This lack of foresight stems from an inability to endure the suffering of delayed gratification. By sidestepping this suffering, the irony is that you suffer more.
If you know and accept the truth about yourself, it becomes easier to know and accept the truth about other people. Most of us are neither good or bad. We’re just trying to make the best out of our individual situations.
Unfortunately, this sometimes makes it more sensible for people to be bad and difficult for them to be good. Your job is not to judge. Only to protect yourself negative and prepare to benefit from the positive.
A sure road to disappointment is to expect too much from people. Simply expect people to be people. Do your best to bring out the best in them, but don’t be disappointed if people behave like most humans you’ve encountered in the past..
Most people expect others to behave a certain way and become critical when they don’t, while simultaneously making concessions for their poor behavior. A great trick for becoming a better person is to do the opposite:
Be critical of yourself, but understanding of the world.
Yes, sometimes you have to hold certain people in your life to a certain level of expectation, but for this is reserved for those closest to you. Even then, remember that they’re only human.
Most people have no standards or don’t enforce them. Without standards, a person does what is easiest instead of what is best.
The path of least resistance defines the life of the mediocre in every area. Their bodies aren’t toned, their minds aren’t sharp, and their relationships aren’t full of love.
If you want to become a better person, you must accept that the best view comes after the hardest climb. You have to embrace a challenging life style because, ironically enough, it’s the only life style that will make your life worth living.
Your standards determine what you eat, where you live, and how you interact with the world. Your life is a constant display of the standards you hold yourself to.
A high quality of life is enviable because it’s not easily attainable. When everyone else wants to coast through life, happy to survive, you must work through life, doing the best job you possibly can.
Most people are self-centered. They believe the universe is focused on them. Some even believe they’re personally blessed by God.
This attitude may benefit them when things are going well, but this also causes a person to take everything that happens to them personally, as if life has nothing better to do than harass them.
The best people never take any affront personally. The moment a person makes a problem personal, they’re unable think clearly about it. You’ll never become a better person while you make problems personal.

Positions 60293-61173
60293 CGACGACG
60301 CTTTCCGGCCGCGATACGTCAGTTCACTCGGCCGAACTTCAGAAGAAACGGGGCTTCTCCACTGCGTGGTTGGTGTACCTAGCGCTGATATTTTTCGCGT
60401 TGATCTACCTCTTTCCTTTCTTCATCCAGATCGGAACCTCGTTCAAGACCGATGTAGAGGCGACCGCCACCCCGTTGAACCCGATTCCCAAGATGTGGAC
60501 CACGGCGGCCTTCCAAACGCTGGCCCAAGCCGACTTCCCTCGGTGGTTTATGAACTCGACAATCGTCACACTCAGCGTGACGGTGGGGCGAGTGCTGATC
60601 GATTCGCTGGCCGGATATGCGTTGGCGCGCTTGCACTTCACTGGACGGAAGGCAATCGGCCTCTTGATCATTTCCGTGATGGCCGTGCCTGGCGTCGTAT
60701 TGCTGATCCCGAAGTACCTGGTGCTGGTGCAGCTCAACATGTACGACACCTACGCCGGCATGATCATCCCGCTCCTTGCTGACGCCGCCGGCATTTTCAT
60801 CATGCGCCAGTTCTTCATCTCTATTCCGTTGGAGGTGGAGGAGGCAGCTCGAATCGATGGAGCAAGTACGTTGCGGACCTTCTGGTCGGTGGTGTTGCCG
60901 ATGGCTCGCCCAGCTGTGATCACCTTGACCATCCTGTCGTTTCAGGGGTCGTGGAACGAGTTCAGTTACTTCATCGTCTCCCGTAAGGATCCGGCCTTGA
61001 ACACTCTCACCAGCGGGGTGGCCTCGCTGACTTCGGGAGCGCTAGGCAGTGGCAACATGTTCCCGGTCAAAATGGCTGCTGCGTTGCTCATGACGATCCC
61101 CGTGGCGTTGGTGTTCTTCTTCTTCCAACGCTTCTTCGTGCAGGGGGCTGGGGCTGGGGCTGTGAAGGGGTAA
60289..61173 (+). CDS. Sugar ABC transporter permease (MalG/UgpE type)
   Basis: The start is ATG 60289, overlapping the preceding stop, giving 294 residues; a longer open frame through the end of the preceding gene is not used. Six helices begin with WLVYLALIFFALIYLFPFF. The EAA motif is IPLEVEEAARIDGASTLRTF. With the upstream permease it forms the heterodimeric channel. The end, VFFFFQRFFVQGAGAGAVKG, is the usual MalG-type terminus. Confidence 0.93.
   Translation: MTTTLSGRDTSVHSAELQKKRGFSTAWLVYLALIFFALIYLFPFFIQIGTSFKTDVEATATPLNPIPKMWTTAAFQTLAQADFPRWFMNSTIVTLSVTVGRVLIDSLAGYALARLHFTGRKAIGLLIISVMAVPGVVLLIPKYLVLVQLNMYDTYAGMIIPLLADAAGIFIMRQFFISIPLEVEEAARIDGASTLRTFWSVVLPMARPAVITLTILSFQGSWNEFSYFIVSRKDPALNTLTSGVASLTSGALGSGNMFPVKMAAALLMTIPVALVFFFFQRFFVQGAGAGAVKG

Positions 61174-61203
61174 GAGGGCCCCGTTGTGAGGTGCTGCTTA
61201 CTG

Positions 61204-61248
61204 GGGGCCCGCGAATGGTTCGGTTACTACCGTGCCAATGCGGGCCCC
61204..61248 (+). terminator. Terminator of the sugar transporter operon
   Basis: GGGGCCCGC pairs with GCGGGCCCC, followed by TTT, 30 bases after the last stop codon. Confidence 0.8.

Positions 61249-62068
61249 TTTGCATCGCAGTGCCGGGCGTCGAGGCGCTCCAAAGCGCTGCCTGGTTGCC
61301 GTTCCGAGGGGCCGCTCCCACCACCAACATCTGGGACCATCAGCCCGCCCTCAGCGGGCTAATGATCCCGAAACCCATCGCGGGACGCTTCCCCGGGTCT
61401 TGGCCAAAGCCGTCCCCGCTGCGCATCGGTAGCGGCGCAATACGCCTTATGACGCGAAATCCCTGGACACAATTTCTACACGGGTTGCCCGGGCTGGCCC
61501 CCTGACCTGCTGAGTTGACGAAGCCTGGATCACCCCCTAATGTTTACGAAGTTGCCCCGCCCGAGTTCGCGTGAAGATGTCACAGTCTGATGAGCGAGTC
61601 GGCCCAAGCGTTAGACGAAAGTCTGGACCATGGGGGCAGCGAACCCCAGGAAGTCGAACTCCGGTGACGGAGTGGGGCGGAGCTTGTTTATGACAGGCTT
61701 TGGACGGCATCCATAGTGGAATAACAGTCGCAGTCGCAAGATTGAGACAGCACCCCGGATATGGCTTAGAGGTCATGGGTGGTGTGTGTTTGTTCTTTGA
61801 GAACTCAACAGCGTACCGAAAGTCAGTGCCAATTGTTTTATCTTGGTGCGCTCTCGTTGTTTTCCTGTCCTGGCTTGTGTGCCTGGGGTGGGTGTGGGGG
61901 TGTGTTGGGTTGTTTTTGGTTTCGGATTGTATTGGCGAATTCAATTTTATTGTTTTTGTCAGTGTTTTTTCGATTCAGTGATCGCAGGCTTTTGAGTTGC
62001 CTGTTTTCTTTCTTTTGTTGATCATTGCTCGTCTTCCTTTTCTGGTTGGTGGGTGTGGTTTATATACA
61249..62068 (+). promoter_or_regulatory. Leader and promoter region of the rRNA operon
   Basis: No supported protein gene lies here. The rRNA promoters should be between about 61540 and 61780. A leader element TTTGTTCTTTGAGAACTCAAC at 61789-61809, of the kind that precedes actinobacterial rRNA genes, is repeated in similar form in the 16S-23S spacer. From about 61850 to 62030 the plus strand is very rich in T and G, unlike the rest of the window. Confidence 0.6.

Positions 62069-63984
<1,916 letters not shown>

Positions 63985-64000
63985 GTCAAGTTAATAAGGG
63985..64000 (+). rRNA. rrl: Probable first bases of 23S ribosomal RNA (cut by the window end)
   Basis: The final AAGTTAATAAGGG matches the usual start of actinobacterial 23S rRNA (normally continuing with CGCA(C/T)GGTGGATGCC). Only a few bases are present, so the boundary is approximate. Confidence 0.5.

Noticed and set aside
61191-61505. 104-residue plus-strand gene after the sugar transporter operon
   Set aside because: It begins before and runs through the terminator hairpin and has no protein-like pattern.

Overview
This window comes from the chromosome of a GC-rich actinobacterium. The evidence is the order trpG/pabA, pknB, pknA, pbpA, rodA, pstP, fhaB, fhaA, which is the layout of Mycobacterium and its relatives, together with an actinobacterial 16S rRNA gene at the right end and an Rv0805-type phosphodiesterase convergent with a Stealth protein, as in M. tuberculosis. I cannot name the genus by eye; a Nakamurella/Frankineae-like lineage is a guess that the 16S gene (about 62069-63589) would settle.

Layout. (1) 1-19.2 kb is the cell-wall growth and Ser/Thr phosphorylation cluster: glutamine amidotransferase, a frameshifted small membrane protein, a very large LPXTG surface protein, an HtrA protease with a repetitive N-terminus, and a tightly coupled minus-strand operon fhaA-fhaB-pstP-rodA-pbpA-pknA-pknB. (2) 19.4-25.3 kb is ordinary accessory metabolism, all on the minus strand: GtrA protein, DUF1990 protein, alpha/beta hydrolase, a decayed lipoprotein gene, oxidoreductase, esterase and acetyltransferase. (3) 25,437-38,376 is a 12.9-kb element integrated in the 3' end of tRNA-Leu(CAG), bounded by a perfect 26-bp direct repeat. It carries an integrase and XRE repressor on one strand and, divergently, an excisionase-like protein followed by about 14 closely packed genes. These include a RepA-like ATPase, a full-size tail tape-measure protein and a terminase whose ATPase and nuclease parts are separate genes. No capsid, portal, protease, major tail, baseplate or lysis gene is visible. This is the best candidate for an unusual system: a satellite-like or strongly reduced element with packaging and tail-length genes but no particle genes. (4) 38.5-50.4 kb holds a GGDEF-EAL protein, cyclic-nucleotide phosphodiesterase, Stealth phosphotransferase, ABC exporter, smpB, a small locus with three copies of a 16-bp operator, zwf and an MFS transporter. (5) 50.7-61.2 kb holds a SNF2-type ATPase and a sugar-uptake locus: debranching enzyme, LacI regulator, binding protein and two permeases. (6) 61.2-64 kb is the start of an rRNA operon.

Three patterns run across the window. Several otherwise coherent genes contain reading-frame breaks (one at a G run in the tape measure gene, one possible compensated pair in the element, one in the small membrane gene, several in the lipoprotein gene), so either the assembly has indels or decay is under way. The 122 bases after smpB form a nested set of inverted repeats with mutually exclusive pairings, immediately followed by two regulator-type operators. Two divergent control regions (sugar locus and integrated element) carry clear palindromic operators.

You must understand that an unfortunate side effect of living in the universe is that bad things will happen to you simply because you exist. However, the universe is completely impersonal and impartial.
People are merely agents in the universe.
Sometimes you meet good people and sometimes you meet bad people. By not taking any of it personally, you can always make the best decisions and learn from your interactions with them.
There is a simple formula for computing your worth. If you give more than you take, you’re an asset. If you take more than given, you’re a liability.
Assets are valuable. Liabilities are dangerous.
Life is always better if you’re valuable. The way to become valuable is to give more to the world than you take from it.
Most people always take from the world. They exist in a constant state of production, hardly producing anything. You see this in their choice of entertainment and lifestyle. They do not leave the world better than they found it.
These people are the living examples of scarcity mindset.
The mere act of putting more into the world than you take from it means you’ll benefit people.
By helping people, you’ll always be in a position to receive compensation. That compensation may be in the form of time, energy, money, or reputation.
You can’t become a better person when you approach the world through a scarcity mindset. You can’t deliver value to the world if you have a scarcity mindset.
The rest is up to you.
This article was originally published on EdLatimore.com. It is reposted here with the permission of the author, Ed Latimore, a former heavyweight boxer, B.A. physics, Amazon bestselling author, speaker and Army veteran. Read the original.